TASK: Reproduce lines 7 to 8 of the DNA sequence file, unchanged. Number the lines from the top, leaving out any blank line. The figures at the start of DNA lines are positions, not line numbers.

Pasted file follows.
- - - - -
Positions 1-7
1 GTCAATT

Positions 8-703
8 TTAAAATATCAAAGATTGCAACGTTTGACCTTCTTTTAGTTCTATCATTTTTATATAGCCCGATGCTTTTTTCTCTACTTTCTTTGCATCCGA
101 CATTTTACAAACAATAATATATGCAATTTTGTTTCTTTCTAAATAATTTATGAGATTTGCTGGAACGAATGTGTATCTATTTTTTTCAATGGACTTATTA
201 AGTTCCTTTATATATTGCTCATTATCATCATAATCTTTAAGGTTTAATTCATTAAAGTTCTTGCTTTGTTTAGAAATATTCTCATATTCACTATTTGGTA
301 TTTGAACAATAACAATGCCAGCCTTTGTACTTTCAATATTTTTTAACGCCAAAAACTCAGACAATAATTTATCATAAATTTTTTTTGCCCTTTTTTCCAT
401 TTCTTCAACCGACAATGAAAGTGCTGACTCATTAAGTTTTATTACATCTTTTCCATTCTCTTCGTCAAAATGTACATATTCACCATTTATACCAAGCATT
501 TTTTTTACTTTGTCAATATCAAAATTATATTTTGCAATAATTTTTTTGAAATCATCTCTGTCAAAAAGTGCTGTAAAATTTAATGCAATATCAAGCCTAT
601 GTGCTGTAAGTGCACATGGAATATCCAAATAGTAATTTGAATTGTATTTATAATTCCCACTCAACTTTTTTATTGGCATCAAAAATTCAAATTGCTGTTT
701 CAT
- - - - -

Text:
301 TTTGAACAATAACAATGCCAGCCTTTGTACTTTCAATATTTTTTAACGCCAAAAACTCAGACAATAATTTATCATAAATTTTTTTTGCCCTTTTTTCCAT
401 TTCTTCAACCGACAATGAAAGTGCTGACTCATTAAGTTTTATTACATCTTTTCCATTCTCTTCGTCAAAATGTACATATTCACCATTTATACCAAGCATT